Major League playoffs wide open

The 2006 Major League Baseball playoffs begin on Tuesday with all four match-ups predicted to be closely fought contests in the race for a World Series berth.

    Yankees outfielder Hideki Matsui returns for the playoffs

    In Oakland, California, visiting Amercian League Central division champions the Minnesota Twins will take on the Amercian League West division champions the Athletics.


    The Twins secured their fourth AL Central title in five years with a late run of wins to overcome the Detroit Tigers, while Oakland's last playoffs success came in 1990 when they went all the way to the World Series, only to lose to Cincinnati.


    The Tigers held the AL Central lead going into the final week of regular season matches, but lost to the lowly Kansas City Royals in an extra innings to give up the Central title to Minnesota.


    Detroit must now play the in-form New York Yankees in a five match series starting at Yankee Stadium, with the Bronx Bombers welcoming back Gary Sheffield and Hideki Matsui from injury to bolster a line-up already boasting the likes of Johnny Damon, Bobby Abreu and Derek Jeter.


    In the National League playoffs, the Yankees' cross-town rivals the New York Mets will be looking to create a 'Subway Series' by winning the National League, but must first defeat the Los Angeles Dodgers in their five game series beginning at Shea Stadium on Wednesday.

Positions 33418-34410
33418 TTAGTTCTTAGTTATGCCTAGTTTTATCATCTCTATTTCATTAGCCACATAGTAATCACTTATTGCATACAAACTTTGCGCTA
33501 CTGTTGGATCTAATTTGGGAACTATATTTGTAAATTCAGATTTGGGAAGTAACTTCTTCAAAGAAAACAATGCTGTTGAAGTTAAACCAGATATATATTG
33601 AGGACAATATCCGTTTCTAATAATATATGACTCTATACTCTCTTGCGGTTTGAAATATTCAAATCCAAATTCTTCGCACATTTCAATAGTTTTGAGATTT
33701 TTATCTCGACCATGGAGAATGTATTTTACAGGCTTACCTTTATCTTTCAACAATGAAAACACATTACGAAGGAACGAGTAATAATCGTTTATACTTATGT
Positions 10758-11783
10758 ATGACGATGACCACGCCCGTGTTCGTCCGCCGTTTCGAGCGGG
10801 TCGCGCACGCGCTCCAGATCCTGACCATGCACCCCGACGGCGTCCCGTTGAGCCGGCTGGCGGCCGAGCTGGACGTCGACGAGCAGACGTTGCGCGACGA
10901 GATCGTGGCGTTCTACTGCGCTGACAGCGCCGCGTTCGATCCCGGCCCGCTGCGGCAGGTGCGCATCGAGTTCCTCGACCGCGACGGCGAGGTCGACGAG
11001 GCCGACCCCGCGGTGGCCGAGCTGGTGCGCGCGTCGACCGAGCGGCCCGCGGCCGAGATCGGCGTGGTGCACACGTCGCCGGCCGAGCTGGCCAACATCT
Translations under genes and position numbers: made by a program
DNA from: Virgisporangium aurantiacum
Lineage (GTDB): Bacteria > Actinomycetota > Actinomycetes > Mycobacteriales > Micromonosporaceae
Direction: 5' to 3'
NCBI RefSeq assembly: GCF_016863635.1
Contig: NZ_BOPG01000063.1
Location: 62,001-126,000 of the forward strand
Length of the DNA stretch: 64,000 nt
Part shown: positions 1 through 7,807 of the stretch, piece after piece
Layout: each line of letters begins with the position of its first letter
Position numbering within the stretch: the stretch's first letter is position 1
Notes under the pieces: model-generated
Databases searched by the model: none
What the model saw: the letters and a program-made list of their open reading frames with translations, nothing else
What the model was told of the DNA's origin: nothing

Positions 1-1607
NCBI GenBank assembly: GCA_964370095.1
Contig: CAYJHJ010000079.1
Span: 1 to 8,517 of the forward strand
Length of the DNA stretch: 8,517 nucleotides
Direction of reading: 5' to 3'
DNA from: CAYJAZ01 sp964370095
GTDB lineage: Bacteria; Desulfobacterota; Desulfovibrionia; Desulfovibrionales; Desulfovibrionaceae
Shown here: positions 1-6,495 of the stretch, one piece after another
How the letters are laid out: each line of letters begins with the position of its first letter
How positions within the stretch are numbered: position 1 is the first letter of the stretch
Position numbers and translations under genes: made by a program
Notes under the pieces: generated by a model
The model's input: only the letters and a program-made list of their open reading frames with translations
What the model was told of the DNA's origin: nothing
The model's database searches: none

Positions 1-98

The Mets lost star right-handed pitcher Pedro Martinez to injury late in the season, but still have a talented line-up including Jose Reyes, Carlos Beltran and David Wright, while the Dodgers have been boosted by a deadline-day transfer deal which saw starting pitcher Greg Maddux join their rotation.


    In the final playoff match-up, the National League Central winning St Louis Cardinals take on NL West champions the San Diego Padres who will be relying heavily on all-time saves leader Trevor Hoffman.


    The Cardinals travel to San Diego to start the series on Tuesday.

    SOURCE: Aljazeera + Agencies


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